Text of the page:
• A facilitator

The life course journey tool used in Kenya, with a piece of local textile serving as base for the age line. Participants place colour coded stickers and notes along the different life course transitions


The goal of the tool in Core was to prompt sensitive conversations ensuring both, women and design researchers, are provided a guiding framework to exchange information on key moments of a woman’s sexual and reproductive health journey in a coherent way.


Participant profile
It is important to define your sample carefully, usually through a lead profile that is needing to be met as well as the goals of the session. The profile could be based on gender and/or age (for example adolescents), life stage (for example recently married) or SRH relevant phase (for example pregnancy).

Length of the session and size of the group
These will depend on the sessions’ goals and objectives. For our needs, we had participant group sizes ranging from three intergenerational participants to 6-8 women or men of the same age. An average length of session can be at least 2.5 hours, dependent on the number of questions posed to participants.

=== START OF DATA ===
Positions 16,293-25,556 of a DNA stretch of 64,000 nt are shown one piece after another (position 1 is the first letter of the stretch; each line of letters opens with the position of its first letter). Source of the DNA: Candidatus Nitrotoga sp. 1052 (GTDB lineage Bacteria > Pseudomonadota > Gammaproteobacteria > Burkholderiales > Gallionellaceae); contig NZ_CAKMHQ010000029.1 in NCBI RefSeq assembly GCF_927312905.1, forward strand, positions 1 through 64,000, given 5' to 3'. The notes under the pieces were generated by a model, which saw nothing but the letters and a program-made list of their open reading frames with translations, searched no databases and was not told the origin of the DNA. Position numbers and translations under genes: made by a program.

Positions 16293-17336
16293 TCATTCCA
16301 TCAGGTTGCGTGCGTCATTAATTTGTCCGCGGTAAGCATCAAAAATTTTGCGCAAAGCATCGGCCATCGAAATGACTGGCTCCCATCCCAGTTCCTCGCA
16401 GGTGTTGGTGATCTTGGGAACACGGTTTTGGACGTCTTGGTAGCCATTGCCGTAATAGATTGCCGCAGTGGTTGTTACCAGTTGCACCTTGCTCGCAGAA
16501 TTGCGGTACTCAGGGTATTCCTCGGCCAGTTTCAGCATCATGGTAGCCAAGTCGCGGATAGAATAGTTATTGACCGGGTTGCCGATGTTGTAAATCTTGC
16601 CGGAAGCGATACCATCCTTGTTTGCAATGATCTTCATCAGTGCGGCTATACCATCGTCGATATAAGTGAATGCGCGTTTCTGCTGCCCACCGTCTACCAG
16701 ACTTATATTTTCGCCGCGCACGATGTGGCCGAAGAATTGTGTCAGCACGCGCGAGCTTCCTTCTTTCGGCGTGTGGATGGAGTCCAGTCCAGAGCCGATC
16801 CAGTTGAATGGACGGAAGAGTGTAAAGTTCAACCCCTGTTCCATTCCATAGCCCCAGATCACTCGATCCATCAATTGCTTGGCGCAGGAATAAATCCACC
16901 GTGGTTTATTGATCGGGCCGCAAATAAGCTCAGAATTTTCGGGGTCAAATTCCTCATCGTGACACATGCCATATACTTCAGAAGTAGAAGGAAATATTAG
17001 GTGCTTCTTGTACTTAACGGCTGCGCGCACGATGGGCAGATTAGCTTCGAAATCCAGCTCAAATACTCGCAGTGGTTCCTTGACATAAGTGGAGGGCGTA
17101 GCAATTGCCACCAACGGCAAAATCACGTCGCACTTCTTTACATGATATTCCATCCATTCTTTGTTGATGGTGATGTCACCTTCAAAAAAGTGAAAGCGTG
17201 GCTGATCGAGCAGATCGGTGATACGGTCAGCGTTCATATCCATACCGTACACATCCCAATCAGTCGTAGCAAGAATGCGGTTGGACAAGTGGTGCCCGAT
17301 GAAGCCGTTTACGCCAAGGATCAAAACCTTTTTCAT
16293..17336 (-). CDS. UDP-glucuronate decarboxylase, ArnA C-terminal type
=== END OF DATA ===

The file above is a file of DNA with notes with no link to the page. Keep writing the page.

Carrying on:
1. Warm up
Let participants know you have brought along a tool to share with them to make the interaction fun! Mention that you are here to learn from them, that you don’t wish to make assumptions about the experiences of the women in the community, and that you would like them to help you understand their lives better. Let them know from the outset the approximate time required for the full interaction. Start with general introductions and then ask the women to describe themselves – how they see themselves or how others might see them. If they hesitate, be patient and provide some additional prompts, such as asking them how their mother, sister or friend might describe them to someone else. Once participants share an initial set of thoughts, feel free to probe further to get a more rounded sense of who they are. This line of questioning can be used to probe more about them as individuals, their families, relationship/marital status, children, occupation, and social roles as well as responsibilities among others.

2. Life course map